At the end of her best-selling memoir Mennonite in a Little Black Dress, Rhoda Janzen had reconnected with her family roots, though her future felt uncertain. When this overeducated professor starts dating the most unlikely of men-a weight-liftin', church-goin', truck-drivin' rocker named Mitch-she begins a surprising journey to faith and love.
Nothing says, "Let's get to know each other!" like lady problems on an epic scale, but Mitch vows to stay by her side. Convinced that his bedrock character has something to do with his Pentecostal church, Rhoda suits up for a brave new world of sparkler pom-poms and hand-clappin' hallelujahs.
Written with her trademark "uproarious, bawdy sense of humor" (Minneapolis Star-Tribune), Mennonite Meets Mr. Right is witty and moving, perfect for anyone who has taken an unexpected detour only to find that new roads lead to rich destinations.
I loved this and it made me laugh and cry. I adore that the author read this book. The stories she shares are serious but she has a light hearted way of sharing parts of her life. I enjoy the flashbacks.
It's great to read another of Janzen ' s books after Little Black Dress. Humor, insight, and profound truth combine to put her in the category with Anne Lamott.
What did you love best about Does This Church Make Me Look Fat??
I most often listen to books while I work out. This book had me bursting out laughing regularly. If you liked her first book, you will like this one as well. She does an especially good job emphasizing certain words for real comic effect. She deals with serious issues of faith and cancer without sounding too preachy.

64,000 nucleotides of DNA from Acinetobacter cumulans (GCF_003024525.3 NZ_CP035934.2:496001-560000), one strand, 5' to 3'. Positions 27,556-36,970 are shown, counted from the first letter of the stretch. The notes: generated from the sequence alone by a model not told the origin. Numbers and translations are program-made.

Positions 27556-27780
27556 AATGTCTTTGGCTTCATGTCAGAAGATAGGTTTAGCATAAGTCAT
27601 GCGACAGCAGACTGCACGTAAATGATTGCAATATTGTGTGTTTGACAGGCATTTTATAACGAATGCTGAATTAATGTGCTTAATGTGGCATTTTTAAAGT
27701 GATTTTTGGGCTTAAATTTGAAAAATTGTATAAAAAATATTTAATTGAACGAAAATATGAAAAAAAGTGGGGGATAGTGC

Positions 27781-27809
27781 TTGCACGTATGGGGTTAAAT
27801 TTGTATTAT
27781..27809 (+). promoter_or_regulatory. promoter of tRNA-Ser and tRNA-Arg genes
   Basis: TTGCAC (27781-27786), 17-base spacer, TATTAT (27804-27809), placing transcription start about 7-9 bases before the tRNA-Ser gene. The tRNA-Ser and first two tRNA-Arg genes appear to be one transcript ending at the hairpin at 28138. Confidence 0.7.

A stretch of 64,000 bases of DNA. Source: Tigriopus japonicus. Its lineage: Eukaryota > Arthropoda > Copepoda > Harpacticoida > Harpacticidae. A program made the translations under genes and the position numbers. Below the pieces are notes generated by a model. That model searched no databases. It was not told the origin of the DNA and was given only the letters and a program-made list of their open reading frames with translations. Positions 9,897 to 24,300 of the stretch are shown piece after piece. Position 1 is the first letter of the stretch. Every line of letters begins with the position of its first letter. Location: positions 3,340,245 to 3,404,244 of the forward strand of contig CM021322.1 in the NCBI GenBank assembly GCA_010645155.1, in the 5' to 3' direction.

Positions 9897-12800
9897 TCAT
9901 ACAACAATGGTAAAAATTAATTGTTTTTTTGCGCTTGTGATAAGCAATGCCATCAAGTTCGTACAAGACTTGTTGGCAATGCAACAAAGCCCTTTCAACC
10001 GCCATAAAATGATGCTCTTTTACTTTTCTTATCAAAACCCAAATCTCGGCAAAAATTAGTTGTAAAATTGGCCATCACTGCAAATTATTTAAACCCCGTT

I hope she writes another book soon.
What about Rhoda Janzen’s performance did you like?
Her word choice and emphasis. You could just see her making a funny face, rolling her eyes, etc. as she ennuciated particular words.
Was there a moment in the book that particularly moved you?
Nice job addressing her changing ideas about worship and faith.
Janzen's previous memoir is a book I've re-read several times, so I was hopeful about this one. Unfortunately, it doesn't have the same strong narrative arc or the loveable characters - in describing her return to her Christian faith and cancer battle, J produces a book which is more like a self-help guide than story. I felt uneasy to discover that the born-again pentecostal she sent up so pointedly in the last book, is her Mr Right in this one. And, in the end, I missed the Janzen family, who were the stars of Little Black Dress.